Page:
daniel a. lawrence, phd
Frederick G L Huetwell Professor of Basic Research in Cardiovascular Medicine
Professor, Cardiovascular Medicine
Professor, Molecular and Integrative Physiology
Dr. Lawrence received his Ph.D. in Molecular Biology from Umeå University, Umeå Sweden in 1989 and completed his postdoctoral training at the University of Michigan from 1989 until 1992. He was then appointed Research Investigator in the Department of Internal Medicine at the University of Michigan in 1992. In 1995, Dr. Lawrence moved to the American Red Cross Holland Laboratory for Biomedical Sciences where he was appointed Scientist I (Assistant Professor) in the Department of Biochemistry, and served a concurrent appointment as Adjunct Assistant Professor in the Department of Biochemistry and Molecular Biology at George Washington University in Washington DC. He joined the University of Maryland School of Medicine in 2004 as Professor in the Department of Surgery and in 2005 returned to the University of Michigan as Professor of Cardiovascular Medicine.
Dr. Lawrence’s laboratory studies the role of proteases and their inhibitors in health and disease. Primary areas of interest focus on the vascular biology of the central nervous system (CNS) and disorders such as stroke, as well as the development of peripheral vascular disease.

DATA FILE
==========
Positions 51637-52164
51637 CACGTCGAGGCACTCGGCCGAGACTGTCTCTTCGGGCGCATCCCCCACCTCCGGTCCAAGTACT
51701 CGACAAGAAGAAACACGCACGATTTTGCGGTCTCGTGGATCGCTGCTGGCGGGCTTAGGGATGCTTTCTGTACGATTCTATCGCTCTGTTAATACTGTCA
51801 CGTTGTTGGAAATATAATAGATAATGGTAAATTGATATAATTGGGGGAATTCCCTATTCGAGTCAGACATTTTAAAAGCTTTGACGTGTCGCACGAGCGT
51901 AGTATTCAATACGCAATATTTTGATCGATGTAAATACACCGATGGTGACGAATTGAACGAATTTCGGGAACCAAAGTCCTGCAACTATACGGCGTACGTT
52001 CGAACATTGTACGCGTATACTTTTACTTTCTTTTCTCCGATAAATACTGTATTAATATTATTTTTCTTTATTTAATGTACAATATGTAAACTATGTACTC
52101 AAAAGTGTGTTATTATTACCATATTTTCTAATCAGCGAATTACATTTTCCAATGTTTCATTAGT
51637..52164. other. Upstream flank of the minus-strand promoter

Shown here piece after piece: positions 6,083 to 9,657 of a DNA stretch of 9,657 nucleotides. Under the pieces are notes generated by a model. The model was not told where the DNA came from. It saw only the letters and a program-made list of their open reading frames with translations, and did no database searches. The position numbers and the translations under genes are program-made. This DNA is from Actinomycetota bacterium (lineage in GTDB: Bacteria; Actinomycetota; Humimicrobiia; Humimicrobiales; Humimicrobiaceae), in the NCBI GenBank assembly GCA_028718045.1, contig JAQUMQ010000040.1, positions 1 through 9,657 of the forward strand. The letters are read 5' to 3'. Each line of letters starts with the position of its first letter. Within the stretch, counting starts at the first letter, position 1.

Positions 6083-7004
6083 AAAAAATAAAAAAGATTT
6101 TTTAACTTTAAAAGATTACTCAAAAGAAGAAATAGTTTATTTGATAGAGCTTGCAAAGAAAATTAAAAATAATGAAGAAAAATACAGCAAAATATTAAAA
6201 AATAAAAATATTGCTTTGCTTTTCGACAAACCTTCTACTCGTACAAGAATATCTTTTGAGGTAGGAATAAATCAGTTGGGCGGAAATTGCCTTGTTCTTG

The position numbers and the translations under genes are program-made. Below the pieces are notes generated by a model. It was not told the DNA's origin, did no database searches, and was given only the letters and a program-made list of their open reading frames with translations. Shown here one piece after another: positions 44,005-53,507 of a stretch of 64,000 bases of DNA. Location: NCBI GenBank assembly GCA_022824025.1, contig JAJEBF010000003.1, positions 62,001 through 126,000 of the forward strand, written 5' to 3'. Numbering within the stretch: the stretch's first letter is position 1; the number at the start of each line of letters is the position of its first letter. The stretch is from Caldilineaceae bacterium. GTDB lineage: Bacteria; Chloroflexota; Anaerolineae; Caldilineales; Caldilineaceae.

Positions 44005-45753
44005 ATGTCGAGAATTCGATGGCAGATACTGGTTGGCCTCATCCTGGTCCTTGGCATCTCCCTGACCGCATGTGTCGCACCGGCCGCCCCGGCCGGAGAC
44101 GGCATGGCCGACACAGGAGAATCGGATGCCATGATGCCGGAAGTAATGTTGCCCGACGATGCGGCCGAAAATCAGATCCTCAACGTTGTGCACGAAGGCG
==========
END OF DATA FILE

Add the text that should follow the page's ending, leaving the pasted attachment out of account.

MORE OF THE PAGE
He has over 25 years of experience in vascular biology and over 15 years of experience with animal models of stroke, and other CNS disorders. Studies range from very basic questions such as how binary protein interactions regulate physiologic processes to complex animal models of disease. The principal targets of this work are members of the serine protease inhibitor (serpin) family of proteins, their target proteases, including tissue plasminogen activator (tPA), and the downstream protease substrates. He uses combinations of biochemical, molecular, and genetic approaches to study how specific molecular interactions regulate function, and then applies this information to in vivo models of disease to test the importance of these interactions in complex physiologic processes.
One area of interest examines the basic structure function relationships of the serpin mechanism using PAI-1 and neuroserpin as model serpins. Another analyzes PAI-1's role in the development of vascular disease in both in vitro cell culture systems and in vivo. A third and major area of study examines the functions of neuroserpin and its target protease tPA, and the tPA substrate platelet derived growth factor C (PDGFc) in the CNS. These studies involve animal models of stroke and seizures and study the roles of these proteins in the regulation of the blood brain barrier. The regulation of neuronal communication processes by neuroserpin and tPA are also studied using in vitro cell cultures of primary neurons, ex vivo electrophysiological studies, and in vivo in mice.